Russian President Vladimir Putin said Wednesday that he is ready to provide Congress a transcript of the meeting between President Donald Trump and Russian Foreign Minister Sergey Lavrov.

Putin's press conference came amid controversy surrounding Trump's alleged disclosure of classified information to Russian officials last week. 

Putin said the transcript could be provided, "if the US administration finds it appropriate," CNN reported.

ReadTrump Denies Sharing Classified Intel To Russians In A Series Of Tweets

Just a day after the Washington Post claimed Trump disclosed classified intel in a White House meeting about a planned Islamic State group (ISIS) operation, the New York Times claimed the information allegedly discussed came from Israel.

On Tuesday, Trump and Israel Prime Minister Benjamin Netanyahu spoke over a phone call for over 20 minutes.

However, officials claimed that there was no discussion of classified information during the call. Senior officials told Haaretz Tuesday night that Trump and Netanyahu talked about the upcoming Israel visit of the U.S. president. 

Trump made the phone call to Netanyahu soon after talking with Jordan's King Abdullah II, after which the White House had released a statement. However, the call with Netanyahu was not publicized either by the White House or the Prime Minister's Office. Haaretz reported that Netanyahu's office confirmed the phone call took place.

"The conversation dealt with a few issues that needed to be concluded regarding President Trump's visit to Israel," Haaretz quoted an anonymous source.

Regarding the allegations in the New York Times report, the Israeli ambassador to the United States, Ron Dermer said in an e-mailed statement: "Israel has full confidence in our intelligence-sharing relationship with the United States and looks forward to deepening that relationship in the years ahead under President Trump."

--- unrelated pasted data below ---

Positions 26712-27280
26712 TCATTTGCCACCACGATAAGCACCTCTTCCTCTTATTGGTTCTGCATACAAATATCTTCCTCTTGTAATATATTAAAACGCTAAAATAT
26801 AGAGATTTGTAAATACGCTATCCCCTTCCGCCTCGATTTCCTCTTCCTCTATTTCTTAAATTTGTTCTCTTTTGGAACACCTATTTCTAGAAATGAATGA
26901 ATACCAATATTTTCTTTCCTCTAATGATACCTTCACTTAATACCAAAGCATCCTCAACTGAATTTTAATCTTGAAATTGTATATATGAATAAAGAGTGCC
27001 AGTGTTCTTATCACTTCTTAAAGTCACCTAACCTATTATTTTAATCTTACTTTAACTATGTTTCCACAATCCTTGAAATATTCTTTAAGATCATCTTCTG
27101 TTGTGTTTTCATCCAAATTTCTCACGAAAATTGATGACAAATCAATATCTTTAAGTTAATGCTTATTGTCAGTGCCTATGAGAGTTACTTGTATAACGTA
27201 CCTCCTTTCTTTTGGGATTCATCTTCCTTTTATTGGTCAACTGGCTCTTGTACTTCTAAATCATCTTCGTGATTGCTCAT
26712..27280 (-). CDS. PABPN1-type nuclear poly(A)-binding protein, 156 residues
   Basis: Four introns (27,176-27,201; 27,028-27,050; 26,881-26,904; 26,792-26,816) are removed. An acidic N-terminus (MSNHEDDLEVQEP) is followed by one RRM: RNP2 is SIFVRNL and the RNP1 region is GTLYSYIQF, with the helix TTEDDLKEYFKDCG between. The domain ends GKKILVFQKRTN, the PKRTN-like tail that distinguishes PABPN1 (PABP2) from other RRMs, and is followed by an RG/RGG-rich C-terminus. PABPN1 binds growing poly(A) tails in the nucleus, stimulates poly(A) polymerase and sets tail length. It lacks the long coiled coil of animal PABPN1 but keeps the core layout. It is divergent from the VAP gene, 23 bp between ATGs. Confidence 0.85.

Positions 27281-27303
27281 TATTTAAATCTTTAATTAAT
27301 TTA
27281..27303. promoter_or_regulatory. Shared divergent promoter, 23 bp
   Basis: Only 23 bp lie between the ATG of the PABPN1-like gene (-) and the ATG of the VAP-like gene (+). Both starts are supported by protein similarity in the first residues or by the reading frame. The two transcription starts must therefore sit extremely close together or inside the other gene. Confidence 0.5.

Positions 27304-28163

White House Press Secretary, Sean Spicer, refused to comment on whether Israel is the source of the classified information Trump is alleged to have shared with the Russian officials. However, he offered appreciation at the ambassador's comment on the U.S.-Israeli relationship.

Spicer said during the press conference: "We appreciate the strong relationship that we have with Israel with respect to intelligence-sharing, and hope to continue to grow that bond.  But I'm not going to comment on specifically where it came from."

On Tuesday, Trump defended himself over the alleged disclosure of classified intel saying that he shared information related to "terrorism" and "airline flight safety."

On Monday, the Washington Post reported Trump did not disclose the exact source used for the intel, but he provided “code-word information,” apparently connected to an ISIS plot related to the use of laptops on board passenger aircrafts.

Following the Post's report, the White House rejected the claims, with H.R. McMaster, Trump’s national security adviser, saying the president and Russian foreign minister “reviewed common threats from terrorist organizations to include threats to aviation.”

"The story that came out tonight as reported is false," McMaster told reporters at the White House Monday. "At no time were intelligence sources or methods discussed. The president did not disclose any military operations that were not already publicly known. I was in the room. It didn't happen."

Meanwhile, Trump drew strong condemnation from Democrats as well as some Republican lawmakers. 

"The disclosure of highly classified information has the potential to jeopardize sources and to discourage our allies from sharing future information vital to our security," Sen. Susan Collins, R-Maine, said.

The president and the White House continue to deny the allegations.